Book Review ARTICLE
Book Review: Tortillas Wheat Flour and Corn Products
- Center of Biotechnology, Tecnologico de Monterrey, Monterrey, Nuevo Leon, Mexico
A book review on
Tortillas Wheat Flour and Corn Products
by Rooney LW, Serna-Saldivar SO, editors. St Paul, MN: AACC International, Inc. (2015). 288 p. ISBN 978-1-891127-88-5
Corn, Zea mays L., is the cereal with the highest production rate around the world, with an estimated production that exceeded 1021 million tons in 2014 (1). Corn is also the staple food for over 900 million people located in sub-Saharan Africa, South Asia, and Latin America. Around 600 million people are corn dependent, including 120 million malnourished children (2). As an example, the average per capita consumption of corn in Mexico is more than 125 kg/year (342 g/day), and it provides one-third of the total daily calorie intake (1).
Likewise, wheat, Triticum aestivum, is the world’s most relevant food crop and the most traded. In 2014, global production of wheat reached 728 millions of tons (1). In the developing world, it is the second most important crop after rice. Wheat feeds about 2.5 billion of poor people in 90 countries (3). Wheat provides 20% of the total calories consumed globally and is considered also as a crucial source of protein. Approximately 80 million farmers in the developing world depend on wheat for their livelihoods (2).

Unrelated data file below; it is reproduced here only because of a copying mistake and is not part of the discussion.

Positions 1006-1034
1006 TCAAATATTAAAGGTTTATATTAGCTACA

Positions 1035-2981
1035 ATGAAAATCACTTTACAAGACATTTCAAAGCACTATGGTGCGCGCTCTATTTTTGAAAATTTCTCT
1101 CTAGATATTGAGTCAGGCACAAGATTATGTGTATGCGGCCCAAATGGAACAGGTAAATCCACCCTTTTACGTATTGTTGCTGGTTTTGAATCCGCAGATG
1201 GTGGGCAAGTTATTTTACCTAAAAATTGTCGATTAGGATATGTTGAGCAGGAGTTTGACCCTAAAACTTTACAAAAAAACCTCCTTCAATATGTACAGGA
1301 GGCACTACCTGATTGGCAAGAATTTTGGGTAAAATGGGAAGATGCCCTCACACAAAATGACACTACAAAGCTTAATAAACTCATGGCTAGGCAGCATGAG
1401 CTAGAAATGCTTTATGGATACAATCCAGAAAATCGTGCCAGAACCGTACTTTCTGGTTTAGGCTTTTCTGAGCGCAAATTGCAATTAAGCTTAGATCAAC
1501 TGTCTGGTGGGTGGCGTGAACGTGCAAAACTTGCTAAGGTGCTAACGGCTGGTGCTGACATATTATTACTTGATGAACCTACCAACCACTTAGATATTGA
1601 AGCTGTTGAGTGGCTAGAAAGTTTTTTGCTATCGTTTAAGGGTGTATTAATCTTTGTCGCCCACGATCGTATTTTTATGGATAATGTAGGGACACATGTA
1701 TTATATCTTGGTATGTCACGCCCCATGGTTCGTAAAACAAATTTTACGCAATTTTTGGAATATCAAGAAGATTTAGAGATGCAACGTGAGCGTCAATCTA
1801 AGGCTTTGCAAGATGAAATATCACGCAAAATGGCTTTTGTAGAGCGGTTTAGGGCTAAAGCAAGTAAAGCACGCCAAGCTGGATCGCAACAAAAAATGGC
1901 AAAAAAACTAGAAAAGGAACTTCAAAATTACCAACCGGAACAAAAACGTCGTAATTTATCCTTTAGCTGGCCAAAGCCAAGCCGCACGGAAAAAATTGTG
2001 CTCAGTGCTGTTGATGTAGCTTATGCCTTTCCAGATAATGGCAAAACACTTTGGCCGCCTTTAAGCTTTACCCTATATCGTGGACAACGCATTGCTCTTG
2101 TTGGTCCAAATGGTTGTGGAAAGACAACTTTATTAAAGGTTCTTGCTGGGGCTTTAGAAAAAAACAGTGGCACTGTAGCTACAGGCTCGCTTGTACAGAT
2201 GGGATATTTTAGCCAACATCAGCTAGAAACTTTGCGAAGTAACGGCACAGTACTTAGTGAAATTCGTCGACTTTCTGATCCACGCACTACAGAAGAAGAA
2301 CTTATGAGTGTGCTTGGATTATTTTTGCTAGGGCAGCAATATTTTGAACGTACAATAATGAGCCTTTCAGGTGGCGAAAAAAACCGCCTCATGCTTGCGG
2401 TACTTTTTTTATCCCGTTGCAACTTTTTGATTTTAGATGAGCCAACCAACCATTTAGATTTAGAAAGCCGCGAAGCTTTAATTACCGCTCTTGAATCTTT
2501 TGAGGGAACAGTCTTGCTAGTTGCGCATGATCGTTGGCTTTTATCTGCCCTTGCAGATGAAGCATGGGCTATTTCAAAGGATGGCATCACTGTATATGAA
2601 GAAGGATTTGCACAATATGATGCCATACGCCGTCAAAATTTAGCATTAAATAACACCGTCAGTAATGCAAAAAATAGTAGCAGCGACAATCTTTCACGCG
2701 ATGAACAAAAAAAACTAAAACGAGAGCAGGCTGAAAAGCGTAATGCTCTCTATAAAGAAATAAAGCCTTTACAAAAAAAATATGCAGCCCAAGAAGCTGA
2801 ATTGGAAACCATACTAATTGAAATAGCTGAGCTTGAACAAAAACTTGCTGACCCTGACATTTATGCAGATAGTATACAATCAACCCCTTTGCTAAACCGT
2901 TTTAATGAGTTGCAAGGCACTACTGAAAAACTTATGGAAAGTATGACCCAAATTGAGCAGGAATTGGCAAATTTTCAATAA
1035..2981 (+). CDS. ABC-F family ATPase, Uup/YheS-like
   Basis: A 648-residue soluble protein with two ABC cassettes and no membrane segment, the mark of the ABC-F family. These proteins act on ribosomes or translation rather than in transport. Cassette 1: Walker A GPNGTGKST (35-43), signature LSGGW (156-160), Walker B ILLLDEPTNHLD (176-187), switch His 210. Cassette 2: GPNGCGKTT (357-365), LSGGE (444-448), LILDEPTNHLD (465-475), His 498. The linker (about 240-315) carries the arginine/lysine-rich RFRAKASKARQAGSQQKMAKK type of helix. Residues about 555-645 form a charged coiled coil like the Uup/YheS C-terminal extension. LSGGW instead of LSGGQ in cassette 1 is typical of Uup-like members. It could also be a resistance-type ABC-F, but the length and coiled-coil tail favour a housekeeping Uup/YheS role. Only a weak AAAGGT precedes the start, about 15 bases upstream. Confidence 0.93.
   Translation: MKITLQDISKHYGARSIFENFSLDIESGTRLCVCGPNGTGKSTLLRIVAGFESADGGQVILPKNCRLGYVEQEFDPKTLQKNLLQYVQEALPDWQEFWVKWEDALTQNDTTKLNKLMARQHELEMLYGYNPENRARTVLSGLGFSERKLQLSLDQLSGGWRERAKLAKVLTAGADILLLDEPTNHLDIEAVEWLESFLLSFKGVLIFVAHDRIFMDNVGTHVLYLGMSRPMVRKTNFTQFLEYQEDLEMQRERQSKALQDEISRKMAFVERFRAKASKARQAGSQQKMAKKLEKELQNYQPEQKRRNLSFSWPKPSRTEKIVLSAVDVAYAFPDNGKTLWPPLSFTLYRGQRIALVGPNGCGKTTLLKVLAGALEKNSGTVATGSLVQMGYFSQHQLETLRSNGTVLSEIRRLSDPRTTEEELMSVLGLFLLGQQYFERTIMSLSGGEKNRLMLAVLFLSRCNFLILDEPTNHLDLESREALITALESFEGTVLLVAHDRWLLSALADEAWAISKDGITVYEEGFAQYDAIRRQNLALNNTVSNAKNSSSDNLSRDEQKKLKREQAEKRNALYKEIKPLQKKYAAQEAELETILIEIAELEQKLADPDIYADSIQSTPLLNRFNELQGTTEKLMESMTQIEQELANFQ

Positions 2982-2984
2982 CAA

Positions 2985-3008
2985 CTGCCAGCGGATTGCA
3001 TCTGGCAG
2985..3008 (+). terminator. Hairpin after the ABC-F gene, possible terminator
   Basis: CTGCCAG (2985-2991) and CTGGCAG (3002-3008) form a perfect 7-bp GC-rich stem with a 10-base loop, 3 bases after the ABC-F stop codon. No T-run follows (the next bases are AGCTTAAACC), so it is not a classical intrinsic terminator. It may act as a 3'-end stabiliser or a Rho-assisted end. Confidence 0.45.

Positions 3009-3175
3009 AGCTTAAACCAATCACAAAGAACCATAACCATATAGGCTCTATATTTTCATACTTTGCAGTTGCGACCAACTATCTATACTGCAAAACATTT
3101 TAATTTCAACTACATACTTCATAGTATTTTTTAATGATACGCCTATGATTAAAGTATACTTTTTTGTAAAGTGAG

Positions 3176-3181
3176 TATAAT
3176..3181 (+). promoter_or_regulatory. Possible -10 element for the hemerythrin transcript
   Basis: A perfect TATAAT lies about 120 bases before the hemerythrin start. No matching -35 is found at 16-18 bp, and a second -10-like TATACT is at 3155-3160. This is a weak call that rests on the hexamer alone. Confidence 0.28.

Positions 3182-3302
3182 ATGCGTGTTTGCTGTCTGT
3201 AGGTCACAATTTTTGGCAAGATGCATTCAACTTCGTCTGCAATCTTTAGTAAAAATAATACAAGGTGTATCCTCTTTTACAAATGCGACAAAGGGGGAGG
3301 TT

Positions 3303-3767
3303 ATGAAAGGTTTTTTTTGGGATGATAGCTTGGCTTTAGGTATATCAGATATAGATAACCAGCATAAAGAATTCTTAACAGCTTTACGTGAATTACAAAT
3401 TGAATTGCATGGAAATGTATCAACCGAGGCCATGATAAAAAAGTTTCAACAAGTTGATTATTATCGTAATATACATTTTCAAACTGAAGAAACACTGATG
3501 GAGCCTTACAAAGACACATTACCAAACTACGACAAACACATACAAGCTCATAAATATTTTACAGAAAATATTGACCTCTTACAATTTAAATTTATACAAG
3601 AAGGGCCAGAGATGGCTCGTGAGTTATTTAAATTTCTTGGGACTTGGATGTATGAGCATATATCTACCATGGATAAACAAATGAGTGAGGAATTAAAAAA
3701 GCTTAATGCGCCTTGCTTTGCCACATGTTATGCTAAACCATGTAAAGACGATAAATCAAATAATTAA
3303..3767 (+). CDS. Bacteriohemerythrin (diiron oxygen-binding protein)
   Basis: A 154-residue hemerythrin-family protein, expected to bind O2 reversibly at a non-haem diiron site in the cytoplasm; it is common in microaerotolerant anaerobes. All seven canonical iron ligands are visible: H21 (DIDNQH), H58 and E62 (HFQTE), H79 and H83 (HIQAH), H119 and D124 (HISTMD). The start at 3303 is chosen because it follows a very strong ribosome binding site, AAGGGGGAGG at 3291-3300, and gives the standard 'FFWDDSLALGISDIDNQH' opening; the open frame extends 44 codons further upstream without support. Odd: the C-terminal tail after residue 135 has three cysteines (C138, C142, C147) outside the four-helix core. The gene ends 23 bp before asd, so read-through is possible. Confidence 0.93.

Corn and wheat are the base for the manufacturing of an array of important staples, including tortillas, which are considered as the most important staple food for the Mexico and some Latin American countries (1). The relevance of both corn and wheat tortillas are beyond Latin American countries. Nowadays, it is possible to find tortilla products in every continent around the world thanks to the global commercialization of foods. Corn tortillas and related products are obtained from two main manufacturing processes that include traditional and commercial dry-masa flours (4). Taking all these aspects into account, this book aimed to: (a) provide a deep review of production and processing of tortillas for both corn and wheat, (b) the nutritional and nutraceutical features related to these important food products, and (c) provide full technical information for understanding the properties, quality assurance, and the industry involved in the making and different uses of tortillas.